Therefore, hotheaded rhetoric divorced from any effort at actual problem solving is typical, normal, and celebrated in the dysfunctional America that sadly exists today.

Democrats are never going to pay attention to lousy parenting or untreated mental health issues when discussing gun violence or drug abuse; Republicans will never ask why anyone needs a 100 round magazine to go deer hunting or might need far more mental health treatment than is now affordable.  Democrats will never advocate for raising academic standards, strict classroom discipline, or simply flunking lazy students in order to improve our public schools; Republicans are allergic to redistributing money away from affluent schools with huge property tax bases in order to help out our nation’s most cash-starved and dead-broke districts.  Democrats will never acknowledge that Black on Black murders are far more of a problem than White Supremacy or police misconduct; Republicans will often support law enforcement even if badge-heavy officers abuse their authority when apprehending suspects.

Money and power flows to the most implacable and unreasonable because those on either side of our yawning political divide prefer to bask in their self-righteousness and keep their ideological blinders firmly in place.  Meanwhile, while we are arguing endlessly about why a father would reasonably refuse to have his ten year old daughter in a bathroom with a dude in a dress or why anyone should be permitted to have an elective abortion at the very end of a full-term pregnancy, the corporate officers and lobbyists for America’s biggest industries are sipping Chardonnay in their summer houses and calculating the value of their stock options.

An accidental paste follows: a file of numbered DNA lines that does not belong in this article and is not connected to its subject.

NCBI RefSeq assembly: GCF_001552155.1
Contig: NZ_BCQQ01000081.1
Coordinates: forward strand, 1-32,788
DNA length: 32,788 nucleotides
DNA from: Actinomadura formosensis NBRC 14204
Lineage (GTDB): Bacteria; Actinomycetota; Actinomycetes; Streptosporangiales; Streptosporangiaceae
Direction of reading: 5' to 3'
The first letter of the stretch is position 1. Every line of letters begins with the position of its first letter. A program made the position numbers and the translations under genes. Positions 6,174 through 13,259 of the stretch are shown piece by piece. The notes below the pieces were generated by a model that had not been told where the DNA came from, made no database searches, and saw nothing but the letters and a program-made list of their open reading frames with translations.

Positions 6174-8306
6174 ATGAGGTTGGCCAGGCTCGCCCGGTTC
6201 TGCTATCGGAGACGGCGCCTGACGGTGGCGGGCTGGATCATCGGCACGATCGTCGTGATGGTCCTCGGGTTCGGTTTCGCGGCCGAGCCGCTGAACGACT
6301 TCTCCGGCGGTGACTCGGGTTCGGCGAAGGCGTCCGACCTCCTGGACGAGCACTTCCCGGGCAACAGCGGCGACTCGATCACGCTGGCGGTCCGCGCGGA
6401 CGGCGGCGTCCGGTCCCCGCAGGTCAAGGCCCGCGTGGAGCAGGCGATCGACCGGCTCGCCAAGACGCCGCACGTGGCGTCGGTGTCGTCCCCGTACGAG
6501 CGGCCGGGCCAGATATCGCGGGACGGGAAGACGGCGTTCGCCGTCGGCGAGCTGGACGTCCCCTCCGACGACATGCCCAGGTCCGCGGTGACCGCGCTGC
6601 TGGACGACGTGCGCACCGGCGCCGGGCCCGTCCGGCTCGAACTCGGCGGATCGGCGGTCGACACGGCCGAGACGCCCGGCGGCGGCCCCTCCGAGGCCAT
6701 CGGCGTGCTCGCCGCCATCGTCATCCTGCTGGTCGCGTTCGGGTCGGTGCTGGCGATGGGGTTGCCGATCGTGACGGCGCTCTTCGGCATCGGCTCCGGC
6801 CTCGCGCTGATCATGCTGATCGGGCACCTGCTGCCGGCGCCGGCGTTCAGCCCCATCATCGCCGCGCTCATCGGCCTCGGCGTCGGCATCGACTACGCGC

Our culture wars are real; our selfish and self-involved reactions to the differences that inevitably arise in the most diverse nation on the planet are completely unrealistic.  If every American thought the same and believed the same, compromise would be unnecessary, but clearly we are a heterogeneous nation comprised of individuals from every race, ethnicity, and creed imaginable.  Following divisive leaders who are using our differences to advance their own careers rather than showing true leadership by pushing for difficult and perhaps unpalatable consensus solutions is a disaster for all Americans—regardless of their political, social, and cultural beliefs.

Presuming that government can solve all of our problems by imposing solutions that are clearly one-sided and outrageously expensive is a harmful reflex.  In the best of all possible worlds everyone should be a little dissatisfied with the status quo, but we are instead encouraged to hate our neighbors and fight to the bitter end over every issue both big and small because money and attention follows hard upon screaming controversies.  Moreover. distracting us from the innate corruption of Big Government ably serves the purposes of those who are wangling tax breaks, raising the prices on basic goods and services by killing market competition, and demanding taxpayer cash for their pet projects and dubiously beneficial crusades.

To put it bluntly, we are suckers who are being programmed to endlessly battle one another while our pockets are being surreptitiously—and sometimes not so surreptitiously—emptied to make others stupendously rich at our expense.  Monopolies, artificially-created shortages, and government mandates that add to the costs of most life necessities are now facts of life in America, but we spend all of our time having idiotic arguments about whether we should prosecute shoplifters or allow school teachers to quiz adolescents about their masturbation habits.  If the answer to either question is not blindingly obvious, it is a clear sign that our culture wars are actually a proxy for a deeper and far more destructive agenda operating beneath the surface.